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ambyr

ambyr

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SPOILER ALERT!

The Man in the High Castle

The Man in the High Castle - Philip K. Dick I don't think I'm going to be able to finish this book.

It's not that I don't think it's a good book. Dick's writing flows smoothly (though occasionally I get stuck on some of the choppier sentence fragments), the plot seems to be headed in interesting and unexpected places, the characters read like real people. . .everything is there for an engaging and thought-provoking read. But the setting makes me deeply uncomfortable in two ways, and I don't think I'm going to be able to get past that.

The first is a minor quibble, though still one that drags at my enjoyment of the book. I spent rather a lot of time in college studying Japan and World War II, and I simply cannot believe that the situation Dick describes would lead to them winning the war. Further, though I think it's inevitable given the years when Dick wrote the novel, I find the white-washing of the Japanese war crimes off-putting; the Co-Prosperity Sphere as described resembled wartime Japanese propaganda very much and the ways the Japanese actually ran their occupied territories very little. It's also curious that while Dick sprinkles his brief mentions of the Reich with the names of historical Nazis, by page 100 I have yet to hear about a single historical Japanese political or military leader; the Japanese political scene as described is vaguely shadowed in passive voice and group decisions, which I suppose suits certain cultural stereotypes but doesn't mesh well with what I tend to see as a fairly personality-driven political era. I like my alternate history either well-grounded in real history, or based on events that I know little about and can therefore take at more or less face value while I'm reading the story.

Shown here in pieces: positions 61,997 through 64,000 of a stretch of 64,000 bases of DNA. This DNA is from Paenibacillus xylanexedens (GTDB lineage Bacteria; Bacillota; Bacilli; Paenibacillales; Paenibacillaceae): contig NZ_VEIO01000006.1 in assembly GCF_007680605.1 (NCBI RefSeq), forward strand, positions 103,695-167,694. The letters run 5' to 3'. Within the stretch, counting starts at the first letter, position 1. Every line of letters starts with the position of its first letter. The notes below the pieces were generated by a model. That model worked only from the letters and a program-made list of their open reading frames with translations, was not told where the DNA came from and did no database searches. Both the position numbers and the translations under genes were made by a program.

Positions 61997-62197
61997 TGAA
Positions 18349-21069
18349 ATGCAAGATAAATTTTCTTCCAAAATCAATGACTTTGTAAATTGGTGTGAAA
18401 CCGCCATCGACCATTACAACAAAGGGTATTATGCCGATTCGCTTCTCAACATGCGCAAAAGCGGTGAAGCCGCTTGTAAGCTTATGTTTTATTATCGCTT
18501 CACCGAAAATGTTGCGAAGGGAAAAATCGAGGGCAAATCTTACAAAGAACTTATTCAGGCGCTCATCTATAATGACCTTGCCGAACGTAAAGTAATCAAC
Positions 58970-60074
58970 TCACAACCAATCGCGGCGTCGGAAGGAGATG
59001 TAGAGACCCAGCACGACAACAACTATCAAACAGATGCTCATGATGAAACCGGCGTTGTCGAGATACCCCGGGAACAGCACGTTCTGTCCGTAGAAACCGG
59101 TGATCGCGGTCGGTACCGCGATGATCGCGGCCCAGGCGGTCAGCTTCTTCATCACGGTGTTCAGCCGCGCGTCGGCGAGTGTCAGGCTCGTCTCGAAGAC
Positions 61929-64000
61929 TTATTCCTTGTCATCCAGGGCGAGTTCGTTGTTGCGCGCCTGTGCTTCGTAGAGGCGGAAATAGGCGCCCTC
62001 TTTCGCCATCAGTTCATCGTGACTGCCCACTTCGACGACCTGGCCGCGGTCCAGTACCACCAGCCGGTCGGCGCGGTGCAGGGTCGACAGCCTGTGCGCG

That's the intellectual objection. The emotional objection is much stronger, and conversely one I didn't anticipate being nearly as much of a problem. I cannot read an account in which the Nazis won World War II without rather viscerally recalling what my relatives went through; the sensation is strong enough that I found myself nearly crying on the metro over a few sentences of rather bland description. It feels a bit like karma after all the time I spent disputing the theory of inherited trauma in my Japanese history classes. Oddly, I don't have this strong of a reaction to reading about what the Nazis actually did; I cry my way through the Holocaust museum, and Schindler's List, and other works intended to evoke emotion, but I can get through text books and even the flatter first-hand accounts dry-eyed.

I kick myself a bit for being put off by this, because I do think part of the role of fiction is to stretch you outside your comfort zone and force you to encounter new ideas. On the surface, the puzzle of "what might have been" is an appealing one. Digging deeper, though, I get stuck in the horror of it, too much so to follow the story that Dick wants to tell.

Perhaps I'll pick the book up later; perhaps I just need to read it in small pieces. In the meantime, I think I'll set it aside. I've had Yamashita's Leaves from an Autumn of Emergencies waiting for some time, and however horrifying some of its contents are, they have the comforting benefit of being real. I know the world keeps on spinning afterwards.